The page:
It all started with a tablet. The playwright, set designer and screenwriter Guillem Clua returned to the Sighisoara cemetery in Romania, when he met a tomb where two soldiers were buried, Emil Muler and Xaver Sumer. "I was surprised because he was the only one in which there were two men together," explains Clua, who unpacked the phone and photographed the tablet. The picture, which shows the snow-covered graves with that of Emil and Xaver in the foreground, has become viral in the story that accompanies it.
The other day I promised that I would explain to you the mystery hidden behind this tombstone where two soldiers of the Austro-Hungarian Empire were resting and fighting and died during the First World War … and who were buried together. The thread goes. pic.twitter.com/rEdzwIN98k
– Guillem Clua (@guillemclua) 22 November 2018
A couple of weeks ago, Clua uploaded the photo on Twitter promising to explain the story of the two soldiers who fought and died during the First World War. Throughout the duration of a thread repeated more than 11,000 times, the playwright unveiled the impossible love between the two protagonists and the mystery surrounding the fact of having been buried together. Clua devised an imaginary life for the two soldiers: Emil was the son of a wealthy family in the city and had gone to school with Xaver, whom the playwright attributed to the Catalan offspring and renamed him Xavier Sunyer. The protagonists had "a special relationship" until their parents met and did everything possible to avoid being together.
Efectivamente, #EmilyXaver they met at the institute. Both were close friends of Hermann Balan. The three boys were inseparable. But the friendship of Emil and Xaver was special. He says so. Special. And he says it with a certain tenderness that I appreciate.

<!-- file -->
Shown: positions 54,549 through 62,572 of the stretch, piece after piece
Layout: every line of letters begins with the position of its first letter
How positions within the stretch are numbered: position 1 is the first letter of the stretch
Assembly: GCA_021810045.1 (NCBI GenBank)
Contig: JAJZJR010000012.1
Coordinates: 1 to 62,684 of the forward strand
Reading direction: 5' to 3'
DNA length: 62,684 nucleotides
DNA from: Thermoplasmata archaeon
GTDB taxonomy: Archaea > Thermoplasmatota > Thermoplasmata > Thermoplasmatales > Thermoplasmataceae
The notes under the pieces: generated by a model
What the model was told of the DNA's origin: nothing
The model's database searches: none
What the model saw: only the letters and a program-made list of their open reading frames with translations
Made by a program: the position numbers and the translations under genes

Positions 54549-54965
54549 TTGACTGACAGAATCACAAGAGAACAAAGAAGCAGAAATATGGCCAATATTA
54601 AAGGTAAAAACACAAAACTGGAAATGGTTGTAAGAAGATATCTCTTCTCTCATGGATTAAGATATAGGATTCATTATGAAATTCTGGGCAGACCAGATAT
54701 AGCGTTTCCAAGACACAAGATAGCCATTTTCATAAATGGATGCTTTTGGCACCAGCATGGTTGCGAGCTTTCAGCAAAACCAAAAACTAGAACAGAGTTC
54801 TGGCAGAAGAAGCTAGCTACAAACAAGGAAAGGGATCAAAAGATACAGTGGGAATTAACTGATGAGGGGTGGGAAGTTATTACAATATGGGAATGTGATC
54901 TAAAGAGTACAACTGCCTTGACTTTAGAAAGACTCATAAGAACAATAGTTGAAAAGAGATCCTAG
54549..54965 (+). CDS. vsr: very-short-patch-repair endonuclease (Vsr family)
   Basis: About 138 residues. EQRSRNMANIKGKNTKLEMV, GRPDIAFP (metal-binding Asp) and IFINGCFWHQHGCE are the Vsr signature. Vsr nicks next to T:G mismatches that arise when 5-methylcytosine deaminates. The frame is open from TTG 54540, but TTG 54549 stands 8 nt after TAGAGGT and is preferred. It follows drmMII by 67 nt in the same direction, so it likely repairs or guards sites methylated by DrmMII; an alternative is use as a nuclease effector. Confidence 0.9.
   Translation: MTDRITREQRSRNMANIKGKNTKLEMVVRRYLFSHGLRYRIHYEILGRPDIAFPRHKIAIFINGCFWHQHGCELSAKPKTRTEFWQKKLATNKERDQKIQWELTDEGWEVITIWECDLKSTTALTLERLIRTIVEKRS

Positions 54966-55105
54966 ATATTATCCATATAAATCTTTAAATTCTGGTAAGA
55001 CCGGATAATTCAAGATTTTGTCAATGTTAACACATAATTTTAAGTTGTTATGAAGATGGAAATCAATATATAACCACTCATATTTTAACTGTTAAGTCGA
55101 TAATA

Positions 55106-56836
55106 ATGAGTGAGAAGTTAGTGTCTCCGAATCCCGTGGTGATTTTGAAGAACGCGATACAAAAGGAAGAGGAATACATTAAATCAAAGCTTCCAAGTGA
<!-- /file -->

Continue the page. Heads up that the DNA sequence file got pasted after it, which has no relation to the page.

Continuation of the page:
– Guillem Clua (@guillemclua) November 30, 2018
Clua was dosing deliveries of the story, which dragged thousands of pending users on how to solve everything. The viral impact of the Twitter thread is undeniable: the playwright has won over 10,000 followers and has even rained down on offers to bring the story of Emil and Xaver to the screen. In fact, Clua published a statement yesterday in which he explained that the story is fictitious. "Only the photos of the cemetery are 100% real, but there are still people who do not believe it," says the author. Inspiration approached him as he walked into the cemetery and, above all, during the visit to the city museum. "There, all the fictitious elements came," says Clua. My intention was to have a discussion of 10 tweets, but I was thrilled. While taking so much flight, I extended it. "
The story of Emil and Xaver is part of the new narratives that have generated viral phenomena on Twitter on previous occasions. However, Clua was clear that she wanted to get away from the thrillers and paranormal events that usually accompany these stories. "I did not want to do a Manuel Bartual, I wanted to tell a nice story and LGBT," says the dramatist, who used the recurring tools of this new way of narrating to give the story of credibility. Thus, the dramatist has noted his fictitious research on the characters with black and white photographs, images of Sighisoara and gif. I thought they would make use of Photoshop! "Explains Clua, who points out that the key to the success of the story is that" people are anxious to believe in love. "Although the playwright closed the story on Monday on Twitter, the story of Emil and Xaver does not end here "It will be more than a simple thread in the social network", Clua promises, I want to explain it in depth, even if I still do not know what format I will do ".